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Science File / An exploration of issues and trends
affecting science, medicine and the environment | I
Didn't Know That

January 08, 1998

Q: A recent story noted that there are 300 million stars in the Andromeda galaxy. How did astronomers determine that?

A: In much the same way that police estimate the number of people present at a rally at City Hall or at a Garth Brooks concert in Central Park: They count the number of people (or stars) in a small area and use that to estimate the total number, said Sallie Baliunas, deputy director of the Mt. Wilson Observatory.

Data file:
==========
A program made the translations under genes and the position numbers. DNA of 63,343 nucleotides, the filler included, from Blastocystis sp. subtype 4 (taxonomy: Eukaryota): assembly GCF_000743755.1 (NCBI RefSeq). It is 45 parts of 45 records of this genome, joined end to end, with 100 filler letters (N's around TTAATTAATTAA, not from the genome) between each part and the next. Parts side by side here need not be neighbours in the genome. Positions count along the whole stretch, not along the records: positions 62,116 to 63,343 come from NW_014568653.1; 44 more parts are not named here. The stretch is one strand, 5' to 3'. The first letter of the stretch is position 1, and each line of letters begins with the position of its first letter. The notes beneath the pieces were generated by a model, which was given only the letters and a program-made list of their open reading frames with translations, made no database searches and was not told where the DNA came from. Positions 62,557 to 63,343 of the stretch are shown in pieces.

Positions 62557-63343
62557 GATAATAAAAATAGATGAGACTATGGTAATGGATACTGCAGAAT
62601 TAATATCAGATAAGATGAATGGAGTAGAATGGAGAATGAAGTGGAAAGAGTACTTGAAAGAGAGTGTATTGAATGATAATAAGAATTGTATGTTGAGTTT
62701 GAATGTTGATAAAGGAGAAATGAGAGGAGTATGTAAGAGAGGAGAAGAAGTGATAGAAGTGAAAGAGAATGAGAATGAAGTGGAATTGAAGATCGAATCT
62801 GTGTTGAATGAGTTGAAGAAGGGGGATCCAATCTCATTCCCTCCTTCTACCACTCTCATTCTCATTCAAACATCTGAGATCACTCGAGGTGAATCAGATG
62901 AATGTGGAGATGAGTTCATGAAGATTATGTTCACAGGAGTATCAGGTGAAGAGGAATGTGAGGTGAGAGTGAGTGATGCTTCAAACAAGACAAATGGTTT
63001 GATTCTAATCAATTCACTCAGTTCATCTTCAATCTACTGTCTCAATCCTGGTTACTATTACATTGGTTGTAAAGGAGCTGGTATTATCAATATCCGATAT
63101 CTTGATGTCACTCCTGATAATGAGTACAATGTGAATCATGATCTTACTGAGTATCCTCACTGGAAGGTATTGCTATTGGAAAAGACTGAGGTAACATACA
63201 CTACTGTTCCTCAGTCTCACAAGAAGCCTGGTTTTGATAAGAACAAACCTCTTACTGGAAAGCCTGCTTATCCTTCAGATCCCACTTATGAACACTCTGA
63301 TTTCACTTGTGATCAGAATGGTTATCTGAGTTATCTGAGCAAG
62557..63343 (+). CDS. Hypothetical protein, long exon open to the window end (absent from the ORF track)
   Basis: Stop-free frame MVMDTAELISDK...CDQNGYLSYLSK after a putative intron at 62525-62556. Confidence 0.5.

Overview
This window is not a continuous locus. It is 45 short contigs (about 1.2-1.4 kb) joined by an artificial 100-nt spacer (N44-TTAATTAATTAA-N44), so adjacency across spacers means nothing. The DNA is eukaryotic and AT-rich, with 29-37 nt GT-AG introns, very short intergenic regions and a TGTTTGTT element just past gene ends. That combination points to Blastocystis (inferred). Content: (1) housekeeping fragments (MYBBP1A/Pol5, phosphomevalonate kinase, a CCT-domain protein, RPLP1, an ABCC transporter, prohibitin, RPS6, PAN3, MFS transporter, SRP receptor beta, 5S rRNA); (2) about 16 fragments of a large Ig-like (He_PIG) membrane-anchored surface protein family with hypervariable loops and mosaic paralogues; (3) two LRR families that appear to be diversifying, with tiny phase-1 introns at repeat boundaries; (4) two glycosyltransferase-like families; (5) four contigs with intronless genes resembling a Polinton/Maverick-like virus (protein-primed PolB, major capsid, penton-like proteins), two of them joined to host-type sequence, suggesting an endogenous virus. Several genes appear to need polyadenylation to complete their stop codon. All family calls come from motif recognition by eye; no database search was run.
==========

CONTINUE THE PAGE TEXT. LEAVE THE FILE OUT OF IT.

The Andromeda galaxy, like the Earth's Milky Way galaxy, is a middle-sized specimen, she said. Elliptical galaxies, like M-87 in the constellation Virgo, can have as many as 100 trillion stars. Dwarf galaxies, in contrast, can have as few as 1 million stars.

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